The 35-year-old, who starred as feisty Jude Kocarnik in the BBC series, collected her BSc at the Royal Festival Hall in June. She says her new qualification could lead to a new career.
"I already work as a volunteer occupational therapist in a psychiatric unit," she says. "The work really fascinates me and I am beginning to think of giving up acting and training to be a psychiatric nurse. This degree is a great start to doing that. If I succeed, I'll be able to see if I was acting the role accurately."
Lisa, who is also known to younger TV viewers as scruffy writer Cam Lawson in the BBC children's series The Story Of Tracey Beaker, began studying with the OU over 10 years ago. "I never liked the idea of going away to university, so I never did," she says. "I loved acting and I wanted to do that instead.
"But from when I left school I always wanted to do a degree in psychology, which has always interested me. I always liked the idea of the OU and I would always watch the TV programmes, but I struggled to find the time, especially when I got the role in Casualty. My student record shows I started the same course about three years running during the 1990s because I kept signing up and then wasn't able to do the work!"
In fact, being unable to concentrate on her studies was one reason Lisa left the hospital drama in 1997. "I needed more time and we worked so hard on that show that I never had the opportunity. When I got that time, I got into my studies."
Six years' hard work later, Lisa was delighted to attend her graduation ceremony - but it's not the end of her OU journey. She says she agrees with Will Swann, the OU's director (students) who, in his closing address at her graduation ceremony, had said he thought Open University learning was addictive. "I'm really hooked," says Lisa. "I'm going to see how I find the experience of working in the National Health Service, and if that goes OK I would like to do an MA. But I've already found I haven't been able to stop studying. I finished my degree in December but I'm already halfway through an OU creative writing course!"
Lisa readily acknowledges OU study is hard - "the most difficult thing is the constant self-motivation" - but some aspects of her degree courses came as a pleasant surprise. "When I first signed up, I dreaded having to go to summer schools," she says. "If I'm honest, I thought they'd be full of weirdos! But I met so many fantastic people and I thoroughly enjoyed going. Summer schools are brilliant!"
As an actor working sometimes irregular hours, Lisa also appreciates the flexibility of OU study. "Some days you are working flat out continuously, and at other times you can have a whole run of days off in a row - I looked forward to those times, because I knew it would be easier to study without distraction."
But the acting may soon come to an end. "I don't go for the spectacular high-profile roles, but parts that challenge and interest me," says Lisa. "There aren't so many roles out there for women over 40, so there are likely to be fewer opportunities."
She seems more excited about the prospect of her new career - and carrying on her studies. Certainly, the graduation ceremony has given her a taste for more such days. "What a fantastic day. A lot of the time when you're studying, you're on your own. But seeing all the other graduates, I really felt like I was part of something. And to see people from all walks of life, of all ages, getting their degrees was wonderful. The OU's an excellent place, so egalitarian. It doesn't matter where you come from, the Open University gives you an opportunity. I think it's brilliant."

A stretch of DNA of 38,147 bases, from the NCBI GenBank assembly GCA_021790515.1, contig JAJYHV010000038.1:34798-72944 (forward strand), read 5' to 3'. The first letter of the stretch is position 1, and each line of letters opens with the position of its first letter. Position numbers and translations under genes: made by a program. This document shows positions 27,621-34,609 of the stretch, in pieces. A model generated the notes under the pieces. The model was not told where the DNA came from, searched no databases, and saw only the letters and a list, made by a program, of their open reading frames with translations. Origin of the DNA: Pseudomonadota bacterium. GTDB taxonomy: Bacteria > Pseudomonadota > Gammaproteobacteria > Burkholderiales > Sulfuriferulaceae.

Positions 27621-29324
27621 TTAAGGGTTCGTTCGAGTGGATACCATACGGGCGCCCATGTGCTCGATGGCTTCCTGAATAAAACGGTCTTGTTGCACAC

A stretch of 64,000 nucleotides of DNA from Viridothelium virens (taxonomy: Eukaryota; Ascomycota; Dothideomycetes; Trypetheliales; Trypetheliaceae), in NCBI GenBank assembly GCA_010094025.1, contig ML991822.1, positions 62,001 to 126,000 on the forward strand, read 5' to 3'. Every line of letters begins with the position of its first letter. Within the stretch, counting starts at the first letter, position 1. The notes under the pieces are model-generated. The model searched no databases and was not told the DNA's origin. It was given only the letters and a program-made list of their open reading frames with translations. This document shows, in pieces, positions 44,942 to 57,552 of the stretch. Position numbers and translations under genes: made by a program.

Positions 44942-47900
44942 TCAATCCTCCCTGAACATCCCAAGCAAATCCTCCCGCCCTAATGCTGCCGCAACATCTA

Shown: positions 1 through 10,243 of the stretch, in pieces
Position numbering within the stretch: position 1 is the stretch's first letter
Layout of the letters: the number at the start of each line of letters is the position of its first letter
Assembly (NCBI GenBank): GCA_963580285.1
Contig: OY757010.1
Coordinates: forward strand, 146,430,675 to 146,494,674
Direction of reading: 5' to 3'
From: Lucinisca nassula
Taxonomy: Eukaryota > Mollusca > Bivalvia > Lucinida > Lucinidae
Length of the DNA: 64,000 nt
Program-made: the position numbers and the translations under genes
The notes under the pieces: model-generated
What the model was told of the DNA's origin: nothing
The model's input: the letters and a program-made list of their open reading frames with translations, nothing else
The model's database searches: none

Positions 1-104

Richard Vaughan finds OU study ideal for fitting around his unusual work schedule as Britain's number one badminton player.
The 27-year-old Welshman says his constant travel around the world to train and play in tournaments means he spends lots of hours on planes - which is ideal for working towards his BA in international studies.
And Richard, who is training for his third consecutive Olympic Games, is delighted to have found a way to study when he's halfway round the globe.
"It's ideal," he says. "I travel all over the world and can be in, say Asia, for about six weeks at a time, so I can take my OU materials with me. I keep in touch with my tutor via e-mail and I love the flexibility of studying when it suits me."
Richard, from Cardiff, is two years away from getting his BA. He started out studying for a computing degree but switched to international studies. "It fascinates me and teaches me a lot about the places I visit," he says.
He is looking forward to graduating the year before his next major sporting target - the Beijing Olympics in 2008.
"If I have a good run-up to the Games and don't get injured I could do well," says Richard, a Commonwealth Games bronze medallist who has been ranked as high as seventh in the world. "I reached the last 16 in Sydney in 2000, and although I had a hip operation in the run-up to Athens last year I reached the last 16 again. If all goes to plan in Beijing, I'd like to get to the quarter-finals - and then I'll be only one match away from a medal."
And that would probably have been Richard's last Olympics - but the decision to award the 2012 Games to London may tempt him to keep playing at the top level for a little longer. "It would be great to play at an Olympics in front of a British crowd," he says. "I'll be 33 then, which is quite old for a badminton player but I hope I would be able to play in the doubles.
"London is going to put on a fantastic Games," he says. "The bid was excellent. I know some of the leading players in the Paris bid, and they were convinced that they were going to win.
"But London's bid was outstanding and it's going to put on an outstanding Games. I really want to be part of it!"
To follow Richard's Olympic progress, log on to www.richardvaughan.netReuse content